The end of the semester was a chance to share the culmination of our efforts as a group - "Group 5" - in the course. After weeks of chatting on SLACK (and holy moly, some times I would leave my screen for 5 minutes only to come back out and find 144 new messages), we finally submitted our collaborative assignment. After much hmmmming, and hawwwing at the beginning, we eventually settled on "Collaborative Annotation Tools" as our topic, which is funny as it was the first suggestion to be made. We split up the work accordingly, at first all agreeing to tackle a single tool or platform. We were inspired by a University Mary Washington post on the same topic, and because (at least from my point of view) while annotation isn't new, it is certainly fascinating and it would seem that new platforms and tools are springing up all over the place to allow us to insert marginalia across all formats of media. I was fairly satisfied with our final presentation - an asynchronous Weebly site that showcases our efforts. I was not a huge fan of all of the tools chosen, and some others were missed, but such is the foibles of group work.
I decided to look at Hypothes.is, and I was glad I did as I have been meanting to spend some time with it for a while. Since finally installing the Chrome extension, it is so remarkable to click on the gray speech bubble to see all of the annotations all over the web!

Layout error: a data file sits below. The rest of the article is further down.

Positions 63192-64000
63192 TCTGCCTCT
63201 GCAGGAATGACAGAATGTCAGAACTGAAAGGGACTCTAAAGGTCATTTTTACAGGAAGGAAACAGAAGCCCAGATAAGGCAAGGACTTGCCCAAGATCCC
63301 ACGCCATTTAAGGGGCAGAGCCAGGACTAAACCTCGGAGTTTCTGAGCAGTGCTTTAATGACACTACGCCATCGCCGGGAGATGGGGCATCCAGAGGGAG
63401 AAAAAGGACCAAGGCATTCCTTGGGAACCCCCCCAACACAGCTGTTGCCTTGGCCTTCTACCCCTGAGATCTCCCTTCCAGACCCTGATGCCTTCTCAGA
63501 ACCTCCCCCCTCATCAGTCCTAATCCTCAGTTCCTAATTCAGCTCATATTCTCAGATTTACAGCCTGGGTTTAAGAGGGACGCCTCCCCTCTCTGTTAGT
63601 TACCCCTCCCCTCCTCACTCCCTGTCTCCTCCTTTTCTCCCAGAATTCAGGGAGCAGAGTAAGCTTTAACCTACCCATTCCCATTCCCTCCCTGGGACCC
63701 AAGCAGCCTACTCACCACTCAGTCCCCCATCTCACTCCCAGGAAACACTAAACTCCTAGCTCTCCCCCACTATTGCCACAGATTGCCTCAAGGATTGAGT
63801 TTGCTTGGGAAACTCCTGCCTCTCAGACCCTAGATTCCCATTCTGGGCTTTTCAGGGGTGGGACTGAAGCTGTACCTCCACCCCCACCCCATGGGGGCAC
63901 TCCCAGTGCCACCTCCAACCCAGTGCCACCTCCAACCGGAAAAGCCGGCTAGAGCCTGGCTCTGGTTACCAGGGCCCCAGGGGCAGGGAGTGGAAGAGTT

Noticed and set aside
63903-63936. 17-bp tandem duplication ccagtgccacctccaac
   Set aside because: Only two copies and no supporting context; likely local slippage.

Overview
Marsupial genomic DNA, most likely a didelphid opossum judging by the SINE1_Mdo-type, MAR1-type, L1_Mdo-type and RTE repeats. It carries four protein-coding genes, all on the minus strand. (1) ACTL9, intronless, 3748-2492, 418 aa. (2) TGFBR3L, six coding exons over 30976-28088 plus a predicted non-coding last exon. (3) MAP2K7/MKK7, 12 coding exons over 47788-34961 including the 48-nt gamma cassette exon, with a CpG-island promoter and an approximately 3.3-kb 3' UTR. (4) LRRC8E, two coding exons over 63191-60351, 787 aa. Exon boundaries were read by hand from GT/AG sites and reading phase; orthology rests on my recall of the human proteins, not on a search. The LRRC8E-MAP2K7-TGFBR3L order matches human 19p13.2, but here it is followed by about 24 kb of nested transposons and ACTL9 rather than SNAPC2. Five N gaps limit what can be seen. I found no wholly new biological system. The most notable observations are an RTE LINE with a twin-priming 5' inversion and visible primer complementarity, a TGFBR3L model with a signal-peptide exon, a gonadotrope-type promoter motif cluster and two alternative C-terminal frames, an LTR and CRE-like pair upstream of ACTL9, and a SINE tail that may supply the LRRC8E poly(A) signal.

I still wonder about group work. In a recent course (MDDE 601) I had to write a reflection paper on group work, and below is my introduction. Even though it is from a past course, it seems relevant here.
My feelings remain largely unchanged - I find group work to be a blessing and a curse. Negotiating on a topic alone can feel painful as it can take days to come to a consensus - and not because we fundamentally disagree, but because we are all so goddamn polite that we dance around each other, making sure that everyone is "okay". And then once you are off and running, still there are conversations and discussions to be had, personalities to be navigated, and long-winded decisons to be made about what font to use. It sometimes feels futile. On the upside, I always find myself in a group of lovely fellow students, and this course was no exception.
One thing I might suggest for the course next time around, to ease the process every so slightly, is to give slightly *less* choice. I never thought I would find myself typing this, as in general the provision of choice is considered learner-centred. But, when you have a group of 5, all from different backgrounds, with differing ideas about sans serif font, or whether the presentation should be synchronous, etc., just a wee bit less would help guide the process a little more effectively!
All in all I was happy with our process, and our output - I was happy with our topic, and that I finally found reason to investigate Hypothes.is a little bit further....though I still want to go back and "clean up" the screencap video.
Great working with you all "Group 5"!
Olsen, C.T. (2007). Symbiosis [Photograph]. CC BY-SA 2.0 Retrieved from https://flic.kr/p/2gYYwP